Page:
Houston man learns fate for kidnapping and killing postal employee
HOUSTON, TX -- A 32-year-old resident of Houston has been ordered to federal prison following his conviction of kidnapping in connection with the death of a U.S. Postal Service (USPS) employee, announced U.S. Attorney Ryan K. Patrick.
Don Gaines pleaded guilty April 26, admitting he choked the victim and drove her to Louisiana, ultimately shooting her in the head.
Today, U.S. District Judge Alfred H. Bennett granted the government’s request for an upward departure of the U.S. Sentencing Guidelines and ordered Gaines to serve a 540-month sentence.
The court called the crime one of the most gruesome he has had to deal with in his 11 years on the bench. He considered the manner in which the victim died and her last moments of life as well as the defendant’s need for self-preservation over the life of the mother of his children. In imposing the sentence, the court remarked that if the crime had been a mistake, an argument gone horribly wrong, Gaines had the option of calling it off and turning around. “Instead, you doubled down,” he said, noting he then walked her into the woods and shot her.
The defense tried to argue the facts did not warrant a sentence applicable to 1st degree murder. The government disagreed, contending Gaines deliberately decided the victim would die Sept. 11, 2017.
At the hearing, the court heard from Gaines’ former girlfriend who became emotional, describing how Gaines had also choked her in June 2017. He had threatened her after she denied his sexual advances and said he would kill her. The victim’s father also took the stand and described his wonderful and loving daughter and mother to her children.
The defense attempted to portray Gaines as a troubled person who had a difficult life.
The government asked the court to consider what the victim endured at the hands of the defendant and called Gaines a cold-blooded killer.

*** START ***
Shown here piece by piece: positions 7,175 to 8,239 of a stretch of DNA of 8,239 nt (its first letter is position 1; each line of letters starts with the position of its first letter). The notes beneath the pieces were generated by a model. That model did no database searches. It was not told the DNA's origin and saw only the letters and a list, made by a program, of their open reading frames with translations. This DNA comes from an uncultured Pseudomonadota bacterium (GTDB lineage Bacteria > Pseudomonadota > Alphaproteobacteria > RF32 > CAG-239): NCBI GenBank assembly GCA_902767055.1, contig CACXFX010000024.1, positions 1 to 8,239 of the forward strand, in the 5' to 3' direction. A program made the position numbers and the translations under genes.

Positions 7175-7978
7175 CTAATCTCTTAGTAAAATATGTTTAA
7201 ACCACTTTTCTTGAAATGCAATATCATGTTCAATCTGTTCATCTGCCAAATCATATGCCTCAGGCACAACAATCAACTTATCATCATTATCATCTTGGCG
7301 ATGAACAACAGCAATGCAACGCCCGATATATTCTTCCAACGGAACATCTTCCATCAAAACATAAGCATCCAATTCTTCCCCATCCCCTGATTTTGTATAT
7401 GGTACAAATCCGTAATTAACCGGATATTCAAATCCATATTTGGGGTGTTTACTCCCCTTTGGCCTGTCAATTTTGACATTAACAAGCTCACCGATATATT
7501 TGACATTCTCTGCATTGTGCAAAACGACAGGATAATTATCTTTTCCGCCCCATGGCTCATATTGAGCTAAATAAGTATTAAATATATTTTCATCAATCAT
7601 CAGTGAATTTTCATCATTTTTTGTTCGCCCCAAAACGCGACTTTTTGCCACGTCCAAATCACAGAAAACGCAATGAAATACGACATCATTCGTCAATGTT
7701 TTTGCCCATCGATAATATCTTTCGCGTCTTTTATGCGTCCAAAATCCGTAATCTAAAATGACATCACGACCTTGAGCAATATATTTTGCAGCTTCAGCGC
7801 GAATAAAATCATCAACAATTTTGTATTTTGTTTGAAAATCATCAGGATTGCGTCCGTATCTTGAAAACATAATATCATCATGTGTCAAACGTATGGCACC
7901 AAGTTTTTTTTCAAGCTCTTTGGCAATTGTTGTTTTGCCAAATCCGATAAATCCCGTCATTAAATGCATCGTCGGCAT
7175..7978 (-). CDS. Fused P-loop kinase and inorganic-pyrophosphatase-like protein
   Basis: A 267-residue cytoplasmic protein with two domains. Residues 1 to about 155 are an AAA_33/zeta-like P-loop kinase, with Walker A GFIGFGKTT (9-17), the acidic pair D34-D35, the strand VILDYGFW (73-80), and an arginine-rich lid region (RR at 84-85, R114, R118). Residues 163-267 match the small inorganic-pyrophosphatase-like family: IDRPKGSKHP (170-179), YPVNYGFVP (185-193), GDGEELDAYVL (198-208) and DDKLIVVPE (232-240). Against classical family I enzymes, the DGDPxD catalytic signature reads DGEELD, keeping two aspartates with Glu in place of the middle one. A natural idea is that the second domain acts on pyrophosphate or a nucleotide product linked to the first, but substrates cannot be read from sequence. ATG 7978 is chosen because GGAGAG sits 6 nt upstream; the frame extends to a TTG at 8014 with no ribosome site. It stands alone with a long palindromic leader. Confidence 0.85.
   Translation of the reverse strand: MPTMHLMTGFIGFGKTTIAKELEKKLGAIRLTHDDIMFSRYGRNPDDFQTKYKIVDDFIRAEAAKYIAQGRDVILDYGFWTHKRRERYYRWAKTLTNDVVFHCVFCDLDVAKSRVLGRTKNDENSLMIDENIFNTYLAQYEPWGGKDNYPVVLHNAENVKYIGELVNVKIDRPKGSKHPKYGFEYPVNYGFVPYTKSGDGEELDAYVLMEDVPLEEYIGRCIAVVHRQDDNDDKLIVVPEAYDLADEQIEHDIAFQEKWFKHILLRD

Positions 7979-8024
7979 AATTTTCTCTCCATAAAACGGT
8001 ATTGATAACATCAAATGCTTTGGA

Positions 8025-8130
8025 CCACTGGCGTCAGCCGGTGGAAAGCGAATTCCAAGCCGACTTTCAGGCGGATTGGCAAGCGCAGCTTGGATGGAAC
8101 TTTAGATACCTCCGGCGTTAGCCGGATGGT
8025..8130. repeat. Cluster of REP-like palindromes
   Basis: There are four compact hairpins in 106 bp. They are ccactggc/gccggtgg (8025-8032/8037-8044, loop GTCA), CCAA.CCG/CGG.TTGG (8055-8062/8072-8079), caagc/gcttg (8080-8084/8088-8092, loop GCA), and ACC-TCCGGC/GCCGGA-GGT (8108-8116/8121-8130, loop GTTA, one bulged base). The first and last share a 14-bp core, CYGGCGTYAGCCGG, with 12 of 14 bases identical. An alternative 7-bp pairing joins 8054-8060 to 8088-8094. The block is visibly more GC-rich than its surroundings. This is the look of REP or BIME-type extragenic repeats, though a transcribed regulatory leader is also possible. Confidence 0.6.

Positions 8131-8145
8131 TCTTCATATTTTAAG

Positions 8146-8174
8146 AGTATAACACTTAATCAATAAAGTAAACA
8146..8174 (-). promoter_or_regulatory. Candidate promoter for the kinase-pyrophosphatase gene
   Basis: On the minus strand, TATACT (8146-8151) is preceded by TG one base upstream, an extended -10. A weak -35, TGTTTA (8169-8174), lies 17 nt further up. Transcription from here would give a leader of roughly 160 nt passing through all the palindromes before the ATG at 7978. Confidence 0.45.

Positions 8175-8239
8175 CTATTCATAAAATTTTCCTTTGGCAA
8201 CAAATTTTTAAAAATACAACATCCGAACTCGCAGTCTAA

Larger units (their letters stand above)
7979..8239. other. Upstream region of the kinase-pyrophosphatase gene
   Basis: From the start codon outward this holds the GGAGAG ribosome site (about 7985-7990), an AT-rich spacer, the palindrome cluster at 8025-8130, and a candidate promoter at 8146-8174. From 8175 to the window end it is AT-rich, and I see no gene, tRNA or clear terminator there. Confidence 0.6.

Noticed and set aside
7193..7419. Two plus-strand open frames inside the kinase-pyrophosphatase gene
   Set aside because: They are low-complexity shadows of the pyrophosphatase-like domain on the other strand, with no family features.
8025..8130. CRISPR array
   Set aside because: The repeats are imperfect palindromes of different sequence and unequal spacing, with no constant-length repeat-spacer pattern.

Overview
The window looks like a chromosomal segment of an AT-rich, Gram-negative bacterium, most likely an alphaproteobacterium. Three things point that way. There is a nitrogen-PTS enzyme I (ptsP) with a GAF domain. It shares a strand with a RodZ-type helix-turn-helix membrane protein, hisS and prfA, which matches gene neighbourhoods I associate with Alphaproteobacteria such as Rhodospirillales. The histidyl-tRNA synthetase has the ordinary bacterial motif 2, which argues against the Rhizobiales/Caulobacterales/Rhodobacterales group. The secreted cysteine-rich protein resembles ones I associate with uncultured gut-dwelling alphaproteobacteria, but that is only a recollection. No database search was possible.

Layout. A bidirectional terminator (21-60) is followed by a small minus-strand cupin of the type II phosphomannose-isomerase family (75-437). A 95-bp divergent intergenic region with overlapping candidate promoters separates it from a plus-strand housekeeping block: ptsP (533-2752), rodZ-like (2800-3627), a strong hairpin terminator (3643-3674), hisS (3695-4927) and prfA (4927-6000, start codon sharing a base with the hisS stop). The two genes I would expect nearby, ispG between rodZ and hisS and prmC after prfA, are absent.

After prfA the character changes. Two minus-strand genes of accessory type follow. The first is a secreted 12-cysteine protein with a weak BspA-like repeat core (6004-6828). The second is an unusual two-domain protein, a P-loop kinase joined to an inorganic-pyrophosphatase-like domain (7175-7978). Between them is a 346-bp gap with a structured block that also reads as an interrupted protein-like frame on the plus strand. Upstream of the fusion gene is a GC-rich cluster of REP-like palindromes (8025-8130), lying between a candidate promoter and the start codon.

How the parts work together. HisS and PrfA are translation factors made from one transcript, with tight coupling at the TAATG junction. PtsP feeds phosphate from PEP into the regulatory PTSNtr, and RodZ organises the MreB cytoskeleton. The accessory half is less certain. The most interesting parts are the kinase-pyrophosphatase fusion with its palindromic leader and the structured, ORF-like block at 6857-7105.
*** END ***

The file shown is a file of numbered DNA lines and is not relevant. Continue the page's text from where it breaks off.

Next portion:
“Postal inspectors’ duties include protecting employees and investigating violent crimes committed against them,” said Inspector in Charge Adrian Gonzalez of the U.S. Postal Inspection Service (USPIS). “While these types of crimes are rare, when they do occur, we will aggressively investigate to find those responsible and bring them to justice. This investigation was a partnership between local, state and federal law enforcement agencies who worked together tirelessly to bring justice to the victim and her family.”
The investigation identified Gaines, also a postal employee, as the person who abducted the victim as she left from the U.S. Postal Station - Houston distribution Center on Aldine Bender Road Sept. 11, 2017. The victim’s family reported her missing shortly thereafter. Gaines and the victim had previously been in a relationship and had two children together.
At the time of his plea, Gaines admitted he choked the woman in her car near his residence in Houston. After he strangled her, Gaines believed she was dead and transported her to Louisiana. However, during the trip, she regained consciousness, and Gaines drove her to a secluded area off the highway. At that time, he parked the car and walked the victim into the woods where he shot her in the head with a firearm. He abandoned her body and drove back to Houston in her car the same day.
Investigators identified location data on the victim’s car through a GPS device.
Evidence mirrored Gaines’ statements. Authorities located the victim’s car at his residence the same date he claimed to have choked her. Her car also traveled along Interstate 10 through Louisiana and returned to Houston. A video further showed Gaines purchased gas on the return drive to Houston after he disposed of the victim’s body.
Ultimately, the investigation led to the remote location in Louisiana where authorities discovered skeletal remains Oct. 12, 2017. Subsequent DNA analysis confirmed those remains were of the victim.
He has been and will remain in custody pending transfer to a U.S. Bureau of Prisons facility to be determined in the near future.
USPIS led the investigation with the assistance of the Houston Police Department, Harris County Sheriff’s Office, Jefferson Davis Parish (Louisiana) Sheriff’s Office, Louisiana State Police, Calcasieu Parish (Louisiana) Coroner’s Office, Forensic Anthropology and Computer Enhancement Services Laboratory at Louisiana State University and the Georgia Bureau of Investigation.
Assistant U.S. Attorneys John Jocher and James McAlister prosecuted the case.